What it’s Like Being First Generation in Academia

Being the first person in your family to attend a post-secondary institution can be one of the most exciting things you do in your life. But it can also feel extremely stressful at times.

Seeing others with support systems that you don’t have because their parents, siblings and other relatives have experience in university, and none of yours do. It can being about a feeling of alienation, like you don’t fit in with your peers. Everyone else has people they can go to for advice, and you’re left to fend for yourself.

This was a hard realization for me as a first generation academic student because I had always felt like school was the place I thrived in completely. I resonated with the way schools ran because I was able to relate to my peers.

Until I hit university. I knew nothing about what I was getting myself into, and I had no one to voice my concerns to or get any reassurance from. It was like I was blindly stepping into a labyrinth, without any idea how to find the exit.


Image by PublicDomainPictures from Pixabay

The more I looked around me, the less I felt like I belonged anywhere near a university campus. Everyone else seemed to have an idea of what they were “supposed” to be doing, even if it was a faint one. But I had nothing. Nobody to tell me about their time in university or to tell me how to make the most of my time.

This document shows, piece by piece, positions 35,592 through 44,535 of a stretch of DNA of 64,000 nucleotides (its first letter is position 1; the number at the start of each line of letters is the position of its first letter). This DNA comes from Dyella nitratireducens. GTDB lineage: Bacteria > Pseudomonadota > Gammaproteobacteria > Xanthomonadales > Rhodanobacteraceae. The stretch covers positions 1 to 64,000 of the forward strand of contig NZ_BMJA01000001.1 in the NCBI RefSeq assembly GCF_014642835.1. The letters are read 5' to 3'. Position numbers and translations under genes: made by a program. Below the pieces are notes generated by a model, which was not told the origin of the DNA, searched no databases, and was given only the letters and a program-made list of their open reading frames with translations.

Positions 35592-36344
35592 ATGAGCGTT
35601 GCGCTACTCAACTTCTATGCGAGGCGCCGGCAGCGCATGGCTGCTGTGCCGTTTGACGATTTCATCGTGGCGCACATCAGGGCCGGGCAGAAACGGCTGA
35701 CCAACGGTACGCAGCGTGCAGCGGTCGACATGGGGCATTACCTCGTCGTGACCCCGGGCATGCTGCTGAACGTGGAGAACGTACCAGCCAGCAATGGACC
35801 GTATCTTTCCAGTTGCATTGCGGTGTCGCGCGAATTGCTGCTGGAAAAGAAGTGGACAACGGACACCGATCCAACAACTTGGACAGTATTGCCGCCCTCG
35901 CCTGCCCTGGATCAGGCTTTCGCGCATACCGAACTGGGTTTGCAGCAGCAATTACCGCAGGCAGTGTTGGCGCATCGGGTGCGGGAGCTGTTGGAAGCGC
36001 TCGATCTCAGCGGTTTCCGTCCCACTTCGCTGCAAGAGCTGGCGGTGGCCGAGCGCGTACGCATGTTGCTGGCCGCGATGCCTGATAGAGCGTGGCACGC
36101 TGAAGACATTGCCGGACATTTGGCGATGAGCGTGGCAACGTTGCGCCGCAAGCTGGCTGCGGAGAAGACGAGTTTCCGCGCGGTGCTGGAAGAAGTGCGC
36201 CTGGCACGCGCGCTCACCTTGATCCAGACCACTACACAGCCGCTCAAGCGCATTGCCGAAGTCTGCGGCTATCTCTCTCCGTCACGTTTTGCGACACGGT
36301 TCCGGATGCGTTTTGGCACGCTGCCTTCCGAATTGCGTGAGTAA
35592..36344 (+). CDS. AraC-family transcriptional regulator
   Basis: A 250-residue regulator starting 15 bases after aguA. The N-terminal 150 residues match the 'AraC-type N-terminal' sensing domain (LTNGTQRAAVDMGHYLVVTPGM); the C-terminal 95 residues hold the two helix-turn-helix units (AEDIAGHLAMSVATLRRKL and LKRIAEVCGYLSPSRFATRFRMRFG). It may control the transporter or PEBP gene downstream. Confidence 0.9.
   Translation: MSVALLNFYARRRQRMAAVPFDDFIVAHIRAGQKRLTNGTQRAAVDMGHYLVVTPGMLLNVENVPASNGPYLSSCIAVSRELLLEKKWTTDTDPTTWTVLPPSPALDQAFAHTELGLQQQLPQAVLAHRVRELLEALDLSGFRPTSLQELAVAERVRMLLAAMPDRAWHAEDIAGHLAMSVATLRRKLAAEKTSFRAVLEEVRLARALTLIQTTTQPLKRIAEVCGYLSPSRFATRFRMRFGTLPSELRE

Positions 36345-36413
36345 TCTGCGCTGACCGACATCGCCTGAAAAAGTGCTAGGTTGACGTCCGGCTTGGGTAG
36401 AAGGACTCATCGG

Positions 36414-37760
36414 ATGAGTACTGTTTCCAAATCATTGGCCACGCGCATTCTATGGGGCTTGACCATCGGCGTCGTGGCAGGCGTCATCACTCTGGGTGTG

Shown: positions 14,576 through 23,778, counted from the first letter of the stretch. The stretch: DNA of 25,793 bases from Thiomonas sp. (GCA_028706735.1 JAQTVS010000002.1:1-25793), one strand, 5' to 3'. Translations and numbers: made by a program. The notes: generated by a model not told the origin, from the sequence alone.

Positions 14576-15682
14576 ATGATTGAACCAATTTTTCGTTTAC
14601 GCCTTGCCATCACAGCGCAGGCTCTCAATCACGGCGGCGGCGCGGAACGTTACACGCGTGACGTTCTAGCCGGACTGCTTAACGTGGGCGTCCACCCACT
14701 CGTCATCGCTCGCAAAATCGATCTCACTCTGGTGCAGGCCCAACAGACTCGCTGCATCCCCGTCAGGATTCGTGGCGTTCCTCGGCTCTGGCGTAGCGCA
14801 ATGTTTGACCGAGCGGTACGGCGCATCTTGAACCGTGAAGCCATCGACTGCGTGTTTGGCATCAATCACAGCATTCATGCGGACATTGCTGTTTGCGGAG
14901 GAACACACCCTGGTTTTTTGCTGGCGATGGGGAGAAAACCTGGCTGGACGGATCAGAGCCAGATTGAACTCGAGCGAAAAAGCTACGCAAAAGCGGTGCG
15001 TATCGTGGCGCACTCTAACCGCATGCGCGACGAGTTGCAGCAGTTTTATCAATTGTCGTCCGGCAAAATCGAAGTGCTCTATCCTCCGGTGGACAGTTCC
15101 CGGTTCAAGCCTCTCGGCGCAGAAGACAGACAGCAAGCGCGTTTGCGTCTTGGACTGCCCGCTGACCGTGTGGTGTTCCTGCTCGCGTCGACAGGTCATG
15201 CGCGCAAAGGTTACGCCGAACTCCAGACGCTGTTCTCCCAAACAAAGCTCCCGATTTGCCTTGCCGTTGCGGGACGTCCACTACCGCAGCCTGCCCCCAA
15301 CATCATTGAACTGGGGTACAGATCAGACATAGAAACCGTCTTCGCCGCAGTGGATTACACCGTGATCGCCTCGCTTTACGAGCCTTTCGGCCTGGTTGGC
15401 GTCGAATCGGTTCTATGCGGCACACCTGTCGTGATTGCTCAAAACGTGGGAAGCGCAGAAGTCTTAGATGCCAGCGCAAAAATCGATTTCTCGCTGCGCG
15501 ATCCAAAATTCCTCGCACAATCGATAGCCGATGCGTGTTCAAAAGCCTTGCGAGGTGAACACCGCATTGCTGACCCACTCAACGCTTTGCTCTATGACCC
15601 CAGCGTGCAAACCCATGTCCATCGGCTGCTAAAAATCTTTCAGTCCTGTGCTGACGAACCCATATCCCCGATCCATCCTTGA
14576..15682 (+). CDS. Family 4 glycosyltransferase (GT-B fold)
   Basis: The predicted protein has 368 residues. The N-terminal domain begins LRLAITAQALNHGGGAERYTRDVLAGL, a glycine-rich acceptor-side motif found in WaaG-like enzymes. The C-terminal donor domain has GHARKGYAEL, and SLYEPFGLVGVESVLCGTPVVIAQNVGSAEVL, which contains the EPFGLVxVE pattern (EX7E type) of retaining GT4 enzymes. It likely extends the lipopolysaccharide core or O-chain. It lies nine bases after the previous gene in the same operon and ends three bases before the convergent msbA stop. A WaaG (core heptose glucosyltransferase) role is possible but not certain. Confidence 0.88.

students in a university classroomI felt like I was falling behind because everyone else was having a good time while managing their classes, but I had no idea how to even manage one full course load, let alone keep up with my social life.

But I managed to keep going. I made it through my first semester and almost my first entire year at university. Something I didn’t think I would be able to do.

At one point within my first semester, I felt like I was taking up a space I didn’t deserve on campus because I came from a family that was seemingly “uneducated.” But I realized that I didn’t need to have anyone ‘guiding’ my path through this experience. After all, it belongs to me. I have learned that I am not the only one struggling with this sense of alienation, and there are countless other students that are, or were, in the same boat as I am.

If you find yourself feeling this way, just know you are not alone; so many others feel the same as you. The best thing to do when you feel this way is to talk to a classmate or a friend about how you feel.

There are people around you who can support you if you need it, and there are also so many support systems on campus at the Health and Wellness Building if you ever need them.

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